Planning from a Woman’s Perspective
I’ve attended my share of wealth management conferences and it’s not uncommon to have a respected speaker deliver a message on establishing a niche market, including financial planning for women. According to the U.S. Census Bureau, just over half of the U.S. workforce is female. That’s a pretty big niche. However, many in the financial industry look past women or omit them from the planning process. That’s unfortunate, as women have some unique planning needs.
The Income Gap
It’s widely known that women, unfortunately, make less than their male counterparts in the same role. But this is even more pronounced when race is factored in. The National Partnership for Women and Families reports that as of 2018, white women make 77₵ for every dollar made by their male counterpart. Black American women make 61₵ and Hispanic woman earn just 53₵ respectively, compared to the dollar earned by men.
Women Live Longer
While many focus on a premature death, “What if you tragically live?” Americans are living longer – and some are living much longer. Mortality tables from the Society of Actuaries indicate that a male in his mid-50s today has a 1-in-3 chance of living to age 90; for women, that increases to 1-in-2. And for couples, there’s a 44% likelihood that a woman outlives her husband by five or more years, and a 1-in-5 chance she outlives him by 15 or more years. Will your retirement income be enough for this possibility? What if you tragically live?
Women May Lack Confidence
Recent behavioral science studies indicate that while many may feel confident managing their day-to-day finances such as budgeting or balancing a checkbook, women may lack confidence when it comes to planning for their retirement and selecting investments. Add on the income gap to this lack of confidence plus the fact that women tend to live longer than men and, thus, need more funds for retirement due to longevity, and you develop a dangerous brew.
Your considerations may also change if there are no heirs or family members interested in maintaining your business operation. A number of factors come into play, including your desire for retirement, income, care in infirmity and tax planning.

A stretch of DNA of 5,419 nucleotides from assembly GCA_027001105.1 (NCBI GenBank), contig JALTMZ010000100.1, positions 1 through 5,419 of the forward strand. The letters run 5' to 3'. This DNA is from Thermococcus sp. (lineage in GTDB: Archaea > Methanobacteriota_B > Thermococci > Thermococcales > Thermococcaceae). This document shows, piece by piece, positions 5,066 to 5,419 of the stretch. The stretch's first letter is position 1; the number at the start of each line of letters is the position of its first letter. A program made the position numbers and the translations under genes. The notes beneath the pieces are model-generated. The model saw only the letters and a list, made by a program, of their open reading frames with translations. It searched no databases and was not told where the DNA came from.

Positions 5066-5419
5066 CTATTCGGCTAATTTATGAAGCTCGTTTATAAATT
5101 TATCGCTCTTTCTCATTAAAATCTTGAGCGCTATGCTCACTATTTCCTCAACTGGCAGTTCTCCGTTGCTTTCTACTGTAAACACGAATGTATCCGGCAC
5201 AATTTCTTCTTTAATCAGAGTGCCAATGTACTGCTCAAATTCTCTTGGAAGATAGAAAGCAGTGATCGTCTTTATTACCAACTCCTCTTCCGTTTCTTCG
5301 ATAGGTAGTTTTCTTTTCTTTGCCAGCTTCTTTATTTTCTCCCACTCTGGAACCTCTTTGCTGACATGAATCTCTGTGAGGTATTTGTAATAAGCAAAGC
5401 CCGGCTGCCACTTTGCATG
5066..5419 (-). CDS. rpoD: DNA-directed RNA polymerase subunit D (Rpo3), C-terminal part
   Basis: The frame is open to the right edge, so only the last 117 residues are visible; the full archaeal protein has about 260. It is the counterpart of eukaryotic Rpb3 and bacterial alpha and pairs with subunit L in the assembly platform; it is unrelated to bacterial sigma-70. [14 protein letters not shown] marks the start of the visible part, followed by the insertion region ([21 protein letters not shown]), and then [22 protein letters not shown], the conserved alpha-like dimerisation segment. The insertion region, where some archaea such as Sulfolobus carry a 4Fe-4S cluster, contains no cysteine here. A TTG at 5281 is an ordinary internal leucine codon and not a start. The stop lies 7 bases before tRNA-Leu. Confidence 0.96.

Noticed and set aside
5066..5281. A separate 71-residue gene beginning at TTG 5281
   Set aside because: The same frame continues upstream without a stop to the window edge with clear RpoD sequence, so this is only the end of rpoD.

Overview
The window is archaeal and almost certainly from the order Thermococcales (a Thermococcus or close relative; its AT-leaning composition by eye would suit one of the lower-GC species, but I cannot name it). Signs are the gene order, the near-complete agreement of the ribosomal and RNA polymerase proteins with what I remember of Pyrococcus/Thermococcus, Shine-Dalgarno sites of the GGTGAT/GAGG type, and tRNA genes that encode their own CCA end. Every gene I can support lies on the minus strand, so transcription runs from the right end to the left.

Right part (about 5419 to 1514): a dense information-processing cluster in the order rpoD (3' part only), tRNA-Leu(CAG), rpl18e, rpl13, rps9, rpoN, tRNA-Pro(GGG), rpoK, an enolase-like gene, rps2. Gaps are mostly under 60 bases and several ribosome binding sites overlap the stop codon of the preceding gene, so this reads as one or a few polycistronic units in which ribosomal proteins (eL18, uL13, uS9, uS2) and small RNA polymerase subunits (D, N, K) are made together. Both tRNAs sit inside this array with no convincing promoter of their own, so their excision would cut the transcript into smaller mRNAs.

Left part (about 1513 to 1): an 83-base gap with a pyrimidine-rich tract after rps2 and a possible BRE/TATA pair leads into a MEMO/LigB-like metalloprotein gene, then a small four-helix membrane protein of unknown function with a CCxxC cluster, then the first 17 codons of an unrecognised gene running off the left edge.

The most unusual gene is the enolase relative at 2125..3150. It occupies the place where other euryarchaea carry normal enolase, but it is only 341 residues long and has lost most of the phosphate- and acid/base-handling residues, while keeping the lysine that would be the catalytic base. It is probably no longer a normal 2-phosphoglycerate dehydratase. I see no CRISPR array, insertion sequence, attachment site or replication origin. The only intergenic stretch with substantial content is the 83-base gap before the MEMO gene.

4 Considerations for Women and Their Finances
- Set Goals
Whether it’s for a down payment on a home, a vacation, a college education, or retirement, knowing what you want to achieve can help make the most of the money you’re investing. It doesn’t hurt to have a physical picture as well as a mental one. Behavioral science tells us we’re more likely to achieve that which we see.
- Understand Your Risk Tolerance
Many financial firms offer a series of questions to help determine your tolerance for risk and can guide you towards an appropriate mix of investments. These can help give you confidence to know if your portfolio is pointing in the right direction.
- Save Early, Save Often
An old proverb states that the best time to plant a tree is twenty years ago; the second-best time is now. Regardless of where you are now, start saving – even if it’s a small amount. Increase that amount in small increments over time. You’re more likely to stick with these life changes if you take them in small amounts and build it into your cash flow.
- Seek a Financial Professional
Most successful investors rarely go it alone. It’s ok to have a trusted guide to help you accomplish your important life goals. Make sure they’re competent and that you feel comfortable talking about your financial goals and concerns. Check out credentials and backgrounds at state websites and brokercheck.finra.org. Be firm and set your expectations about service, planning, and ongoing reviews. The more candid you are up front, the better it will be for the professional to build a trusted relationship.
Joe Buhrmann is a Certified Financial Planner™ and is Manager of Financial Planning Support for COUNTRY Financial.